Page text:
Past Masters and Heretics.

By Don of Lodge Devotion

Burning at the stake was the fate of heretics. The fire was symbolic of the inferno in hell. I thought of this when I read recently a comment from one of our overseas correspondents about starting a new lodge. He said that it was easier than changing an old one because of the entrenched views of older members, presumably referring in the main to Past Masters. I hope that he does not suffer the fate of a heretic as he seems to be a good bloke. I might be torched if I continue along this line but I am prepared to take my chance as a few things need to be said for the good of Freemasonry in general.

I support masonic education initiatives. We have lodges of instruction to improve the “floor work” and ritual in lodges. Courses are conducted for new Masters. There is a lodge of research which seeks a better understanding of our origins, history and the meaning of what we believe in and do. However, I am not aware of any instruction for Past Masters yet they comprise probably the most influential group in a lodge. (I can feel the temperature rising – what’s he on about: we know it all!)

There is good research to show that students only remember about 10% of what they hear and so much instruction on courses is simply people talking at students. It is also known that a student will quickly loose interest (or never go to a course) if much of what they do or may receive in instruction is already known. That is why many courses require prospective students sit a pre-course test and are then only instructed in what they do not know. The other approach is coaching - coaching on the job has proved one of the best means of instruction and of course this is one of the tasks most appropriate for a Past Master. Does anyone tell them how to do it – the rights and the wrongs?

We have some good Past Masters but there too many exceptions. They need to be able to look forwards, not backwards. It is not helpful to have Past Masters who see the lodge simply as a “stage” for their rhetoric. I recall to my embarrassment attempting to deliver ritual without knowing it by heart. I know that early after being in the Chair of Master I have spoken and made it look as if I was trying to take over the lodge room from the Master. I have tried, but not always successfully, to deal with the business of the lodge without boring the hell out of members and visitors – I had to remain alert and recognise when to shut up and sit down. Lodge meetings should not go too long.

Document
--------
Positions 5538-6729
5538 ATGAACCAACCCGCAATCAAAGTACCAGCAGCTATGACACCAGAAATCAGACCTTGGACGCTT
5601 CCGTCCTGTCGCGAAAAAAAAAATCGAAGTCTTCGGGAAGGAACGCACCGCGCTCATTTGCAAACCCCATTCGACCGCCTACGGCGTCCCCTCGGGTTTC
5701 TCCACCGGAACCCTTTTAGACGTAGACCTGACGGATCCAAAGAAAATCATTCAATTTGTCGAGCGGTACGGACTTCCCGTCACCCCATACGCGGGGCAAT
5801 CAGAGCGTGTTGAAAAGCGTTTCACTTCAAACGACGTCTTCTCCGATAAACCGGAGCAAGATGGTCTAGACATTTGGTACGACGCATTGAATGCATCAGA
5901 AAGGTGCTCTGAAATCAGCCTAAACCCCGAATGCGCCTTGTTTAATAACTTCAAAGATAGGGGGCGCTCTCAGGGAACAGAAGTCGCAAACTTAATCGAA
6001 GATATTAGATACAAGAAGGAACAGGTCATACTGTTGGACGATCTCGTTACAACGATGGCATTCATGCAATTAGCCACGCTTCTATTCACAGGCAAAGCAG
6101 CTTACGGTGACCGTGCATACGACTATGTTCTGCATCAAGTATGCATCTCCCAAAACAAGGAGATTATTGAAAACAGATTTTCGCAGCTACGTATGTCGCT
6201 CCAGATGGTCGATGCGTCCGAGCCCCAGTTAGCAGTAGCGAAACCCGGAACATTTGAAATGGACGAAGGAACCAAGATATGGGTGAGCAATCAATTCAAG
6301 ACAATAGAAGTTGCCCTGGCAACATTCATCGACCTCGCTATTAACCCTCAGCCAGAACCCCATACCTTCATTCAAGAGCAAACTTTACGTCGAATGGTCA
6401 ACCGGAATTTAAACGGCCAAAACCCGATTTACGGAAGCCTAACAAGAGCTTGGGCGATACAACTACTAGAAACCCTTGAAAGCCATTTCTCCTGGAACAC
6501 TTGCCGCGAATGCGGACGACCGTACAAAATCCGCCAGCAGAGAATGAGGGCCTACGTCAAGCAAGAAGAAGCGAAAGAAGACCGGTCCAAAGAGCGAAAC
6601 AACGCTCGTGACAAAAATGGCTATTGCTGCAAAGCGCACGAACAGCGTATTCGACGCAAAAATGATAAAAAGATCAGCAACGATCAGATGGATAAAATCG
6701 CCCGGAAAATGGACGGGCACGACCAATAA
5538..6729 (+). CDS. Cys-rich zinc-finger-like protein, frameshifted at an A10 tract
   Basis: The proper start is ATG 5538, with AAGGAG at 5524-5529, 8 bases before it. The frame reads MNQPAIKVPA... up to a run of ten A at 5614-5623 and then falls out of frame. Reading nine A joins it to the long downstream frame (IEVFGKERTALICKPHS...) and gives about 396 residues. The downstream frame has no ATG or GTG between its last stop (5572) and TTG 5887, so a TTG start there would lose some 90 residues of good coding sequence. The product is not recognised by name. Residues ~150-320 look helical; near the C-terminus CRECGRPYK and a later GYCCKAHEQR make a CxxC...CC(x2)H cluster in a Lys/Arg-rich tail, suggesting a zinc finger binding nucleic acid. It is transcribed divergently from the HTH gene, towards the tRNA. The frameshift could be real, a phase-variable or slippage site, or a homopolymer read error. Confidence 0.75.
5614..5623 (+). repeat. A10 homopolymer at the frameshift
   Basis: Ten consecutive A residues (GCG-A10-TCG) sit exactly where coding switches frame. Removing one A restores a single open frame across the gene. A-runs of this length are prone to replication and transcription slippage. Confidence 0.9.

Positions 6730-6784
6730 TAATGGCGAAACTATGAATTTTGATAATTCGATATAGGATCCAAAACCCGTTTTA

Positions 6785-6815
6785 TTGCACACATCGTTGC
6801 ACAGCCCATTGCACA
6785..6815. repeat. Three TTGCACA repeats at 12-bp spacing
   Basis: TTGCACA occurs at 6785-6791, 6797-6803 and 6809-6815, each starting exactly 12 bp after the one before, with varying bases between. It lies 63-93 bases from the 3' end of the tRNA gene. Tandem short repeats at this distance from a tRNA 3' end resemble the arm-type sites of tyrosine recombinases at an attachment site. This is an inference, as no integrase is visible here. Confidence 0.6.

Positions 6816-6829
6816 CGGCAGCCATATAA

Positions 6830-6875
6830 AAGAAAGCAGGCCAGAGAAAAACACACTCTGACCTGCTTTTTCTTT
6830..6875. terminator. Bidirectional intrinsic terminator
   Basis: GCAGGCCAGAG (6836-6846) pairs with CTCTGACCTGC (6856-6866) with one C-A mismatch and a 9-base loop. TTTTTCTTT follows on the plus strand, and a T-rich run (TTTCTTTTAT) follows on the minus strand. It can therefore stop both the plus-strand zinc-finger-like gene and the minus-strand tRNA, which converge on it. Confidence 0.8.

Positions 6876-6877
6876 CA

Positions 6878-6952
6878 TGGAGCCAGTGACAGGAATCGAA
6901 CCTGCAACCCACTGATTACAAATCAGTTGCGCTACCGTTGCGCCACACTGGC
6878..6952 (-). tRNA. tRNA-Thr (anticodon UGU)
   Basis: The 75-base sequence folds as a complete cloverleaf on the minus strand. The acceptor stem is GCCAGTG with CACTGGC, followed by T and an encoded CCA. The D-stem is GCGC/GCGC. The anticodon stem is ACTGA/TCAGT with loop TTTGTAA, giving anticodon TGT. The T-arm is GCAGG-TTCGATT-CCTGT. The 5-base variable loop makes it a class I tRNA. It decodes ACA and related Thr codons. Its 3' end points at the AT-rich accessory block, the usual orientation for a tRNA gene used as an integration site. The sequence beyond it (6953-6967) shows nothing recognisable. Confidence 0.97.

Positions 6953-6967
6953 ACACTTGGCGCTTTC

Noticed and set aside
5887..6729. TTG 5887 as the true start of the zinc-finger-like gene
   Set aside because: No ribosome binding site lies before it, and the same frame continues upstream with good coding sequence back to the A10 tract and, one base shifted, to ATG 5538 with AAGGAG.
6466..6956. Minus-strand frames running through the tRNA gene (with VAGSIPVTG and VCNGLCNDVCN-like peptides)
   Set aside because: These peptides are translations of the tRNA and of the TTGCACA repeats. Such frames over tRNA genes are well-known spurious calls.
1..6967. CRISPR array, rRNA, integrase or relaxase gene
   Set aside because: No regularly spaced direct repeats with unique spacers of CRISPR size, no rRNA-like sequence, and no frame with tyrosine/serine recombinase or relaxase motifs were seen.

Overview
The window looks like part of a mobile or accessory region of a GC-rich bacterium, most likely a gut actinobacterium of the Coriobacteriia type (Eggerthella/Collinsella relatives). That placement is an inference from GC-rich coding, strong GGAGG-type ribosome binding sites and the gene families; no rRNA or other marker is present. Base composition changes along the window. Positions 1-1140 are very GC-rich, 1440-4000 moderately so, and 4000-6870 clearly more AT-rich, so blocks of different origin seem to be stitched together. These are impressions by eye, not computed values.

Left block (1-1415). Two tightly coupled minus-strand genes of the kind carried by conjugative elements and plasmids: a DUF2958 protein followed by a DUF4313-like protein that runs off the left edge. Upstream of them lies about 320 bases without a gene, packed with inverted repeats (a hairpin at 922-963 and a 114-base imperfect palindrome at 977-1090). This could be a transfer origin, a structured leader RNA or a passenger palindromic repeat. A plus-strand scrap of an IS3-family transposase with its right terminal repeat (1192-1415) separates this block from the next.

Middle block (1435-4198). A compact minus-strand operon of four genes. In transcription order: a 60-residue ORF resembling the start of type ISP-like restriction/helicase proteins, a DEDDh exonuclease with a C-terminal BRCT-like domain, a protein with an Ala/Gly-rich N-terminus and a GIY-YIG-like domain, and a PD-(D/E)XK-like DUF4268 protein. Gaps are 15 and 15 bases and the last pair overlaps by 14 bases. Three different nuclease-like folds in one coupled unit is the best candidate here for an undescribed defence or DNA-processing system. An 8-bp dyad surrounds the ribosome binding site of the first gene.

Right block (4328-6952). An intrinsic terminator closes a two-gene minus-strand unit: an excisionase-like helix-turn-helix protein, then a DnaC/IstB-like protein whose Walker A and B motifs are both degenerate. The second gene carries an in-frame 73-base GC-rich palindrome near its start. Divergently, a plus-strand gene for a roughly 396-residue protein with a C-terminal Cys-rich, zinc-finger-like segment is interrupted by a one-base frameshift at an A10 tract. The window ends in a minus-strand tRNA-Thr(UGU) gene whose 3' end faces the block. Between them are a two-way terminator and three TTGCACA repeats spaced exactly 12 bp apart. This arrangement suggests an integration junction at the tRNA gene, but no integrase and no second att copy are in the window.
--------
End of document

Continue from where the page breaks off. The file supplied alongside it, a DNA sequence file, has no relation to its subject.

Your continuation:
In respect to ritual, I had to appreciate that it is not “the be all and the end all” of the purpose of the lodge. However, I have always known that we need Past Masters who have a very complete knowledge of the ritual and sufficient familiarity with the “charges” to prompt effectively. I appreciate that I must control any temptation to “prompt” and make audible comments across the lodge room as this will be potentially embarrassing and disruptive – having a ritual book open while someone is delivering a “charge” can be very off-putting too. Directors of Ceremonies do not need any “help” from people like me on the sidelines.

There was a time when a lodge had an experienced, selected Past Master appointed as Inspector of Working who kept an independent, objective eye on these things. With the wisdom of our masonic masters they are no longer appointed.

Past Masters have the potential to ruin a lodge and undo the efforts of a competent Master. They often make very poor coaches. Coaching is an art but it can be taught to somebody with the right attitude. Any Past Master who has never proposed a son, grandson or nephew ideally, or close relative or friend, and have his candidate or candidates stay active in Craft Freemasonry, is probably a doubtful prospect. Coaching is about enjoying bringing the best out of someone else, making them feel comfortable and happy and not your own aggrandisement. It involves a bit of nurturing, which mothers do so well, but it is more like the family role of a father, favourite and trusted uncle, or grandfather.

When we consider the reason for the decline in the number of active freemasons today, we should look at the role and capability of Past Masters and do something about it. To hell with the risk of the inferno!